What, speaking as objectively as you can, are the freshest, newest, most original and exciting elements of Star Trek Battlestations, elements that perhaps haven't been seen before either in other games and/or specifically in Star Trek?

Vann: Like I mentioned, I really love the concept that you can have a ship survive one Battle Bonus, and it gets promoted to higher rank -- and a higher win multiplier -- and you then have it for the next Battle Bonus that gets triggered. And I do like the “Transporter Wilds” feature that we have in the game (shown in video above). The game has two side-by-side sets of reels and if you get a WILD on the left set of reels, it gets transported to the right set of reels and fills an entire reel with WILD symbols. It takes a cool element from the Star Trek universe and makes it an exciting part of the slot game. Oh, and we got William Shatner and Leonard Nimoy to record new dialogue for this game. That is as cool as it gets when working on a Star Trek game.

The game will go live this week. How ready are you for people to finally get to play it?

Flemming: It is always an exciting time. We have been working on it for months and I can’t wait for it to get out where our players can enjoy it. It is one of the best parts of our jobs.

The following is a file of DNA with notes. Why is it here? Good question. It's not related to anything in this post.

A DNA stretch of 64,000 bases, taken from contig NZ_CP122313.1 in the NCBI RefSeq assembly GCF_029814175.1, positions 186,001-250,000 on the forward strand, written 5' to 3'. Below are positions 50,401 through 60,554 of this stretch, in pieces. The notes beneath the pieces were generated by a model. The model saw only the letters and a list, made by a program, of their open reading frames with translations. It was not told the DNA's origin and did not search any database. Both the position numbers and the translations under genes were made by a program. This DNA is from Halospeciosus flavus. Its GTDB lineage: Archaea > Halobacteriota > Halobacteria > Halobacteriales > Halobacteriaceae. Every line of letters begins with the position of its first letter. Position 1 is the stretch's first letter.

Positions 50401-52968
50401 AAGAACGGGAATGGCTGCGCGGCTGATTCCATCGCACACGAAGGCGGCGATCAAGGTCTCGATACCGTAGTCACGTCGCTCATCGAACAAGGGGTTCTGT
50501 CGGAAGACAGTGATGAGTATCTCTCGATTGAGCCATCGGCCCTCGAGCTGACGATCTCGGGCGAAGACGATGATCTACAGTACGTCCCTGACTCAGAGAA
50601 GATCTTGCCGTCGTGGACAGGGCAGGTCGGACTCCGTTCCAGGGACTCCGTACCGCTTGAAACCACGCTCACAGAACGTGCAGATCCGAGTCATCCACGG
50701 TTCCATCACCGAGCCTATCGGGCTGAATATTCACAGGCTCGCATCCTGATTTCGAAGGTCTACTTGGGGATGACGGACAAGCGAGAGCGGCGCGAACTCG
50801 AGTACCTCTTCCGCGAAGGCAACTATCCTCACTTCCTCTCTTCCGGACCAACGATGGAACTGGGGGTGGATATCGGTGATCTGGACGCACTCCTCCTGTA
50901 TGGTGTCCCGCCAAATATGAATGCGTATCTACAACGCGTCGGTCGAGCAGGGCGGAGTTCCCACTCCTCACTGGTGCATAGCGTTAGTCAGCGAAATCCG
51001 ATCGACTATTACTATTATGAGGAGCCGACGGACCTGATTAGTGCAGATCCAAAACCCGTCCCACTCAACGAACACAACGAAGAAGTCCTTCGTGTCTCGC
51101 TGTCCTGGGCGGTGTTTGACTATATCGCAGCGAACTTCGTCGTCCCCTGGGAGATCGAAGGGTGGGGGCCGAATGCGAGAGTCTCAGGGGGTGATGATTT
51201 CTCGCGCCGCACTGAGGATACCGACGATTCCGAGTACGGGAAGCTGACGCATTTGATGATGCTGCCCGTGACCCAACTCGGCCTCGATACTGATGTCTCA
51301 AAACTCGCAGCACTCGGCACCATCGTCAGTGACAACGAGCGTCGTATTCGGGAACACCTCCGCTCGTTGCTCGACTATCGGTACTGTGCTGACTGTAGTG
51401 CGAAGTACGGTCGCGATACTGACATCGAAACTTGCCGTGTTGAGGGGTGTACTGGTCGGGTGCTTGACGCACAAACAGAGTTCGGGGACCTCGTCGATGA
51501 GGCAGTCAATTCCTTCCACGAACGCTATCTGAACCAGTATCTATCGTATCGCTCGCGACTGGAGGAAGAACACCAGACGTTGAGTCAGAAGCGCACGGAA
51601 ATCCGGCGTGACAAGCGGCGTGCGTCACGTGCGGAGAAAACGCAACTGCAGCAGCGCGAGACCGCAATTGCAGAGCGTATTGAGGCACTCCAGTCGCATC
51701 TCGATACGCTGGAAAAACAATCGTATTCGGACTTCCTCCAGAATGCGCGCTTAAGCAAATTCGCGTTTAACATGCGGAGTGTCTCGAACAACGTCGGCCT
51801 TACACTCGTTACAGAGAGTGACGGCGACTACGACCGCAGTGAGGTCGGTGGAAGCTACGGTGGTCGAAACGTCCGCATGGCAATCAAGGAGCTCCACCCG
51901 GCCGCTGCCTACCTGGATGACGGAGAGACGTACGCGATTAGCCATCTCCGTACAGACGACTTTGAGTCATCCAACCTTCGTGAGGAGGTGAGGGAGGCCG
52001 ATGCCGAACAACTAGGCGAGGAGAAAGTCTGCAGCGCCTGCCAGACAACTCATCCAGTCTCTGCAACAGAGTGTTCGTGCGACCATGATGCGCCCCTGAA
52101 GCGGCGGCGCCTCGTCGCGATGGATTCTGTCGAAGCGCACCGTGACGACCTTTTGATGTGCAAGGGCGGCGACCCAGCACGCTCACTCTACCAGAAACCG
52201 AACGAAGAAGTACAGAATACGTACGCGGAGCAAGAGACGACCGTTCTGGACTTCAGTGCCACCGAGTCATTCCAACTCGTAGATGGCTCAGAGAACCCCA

Vann: Really looking forward to it. Sure, I think all these things are exciting and fun, but it doesn’t mean anything if the players aren’t excited by it. And I can’t wait to see players playing the Battle Bonus.

One StarTrek.com reader described a previous Star Trek game as the most fun they'd ever had losing money. Is that music to your ears? 

Vann: I love it when I hear that Star Trek fans love our games when they don’t normally play slots, and I love it when I hear slot players say they normally wouldn’t play a Star Trek game, but they really love the ones we’ve made. We really do try to make the game entertaining for both of those players.

Flemming: It is great to hear the Star Trek community enjoys the product. We make an effort to balance the brand vs. the gaming experience.  For our products to be successful it needs to really hit on both fronts. 

How do you top it? If WMS sets you loose to do another Star Trek game, what is the next final frontier for Star Trek community gaming?

Flemming: That is always the challenge. I am not sure what it will be, but it will continue to push our technological envelope.

Vann: This is an industry that is continually evolving, and new technologies are being introduced all the time. Whatever new gaming models or technologies we develop, we’ll probably do a Star Trek game to feature them.

To read our First Look story about WMS’ Star Trek Battlestations, click here, or visit their Facebook page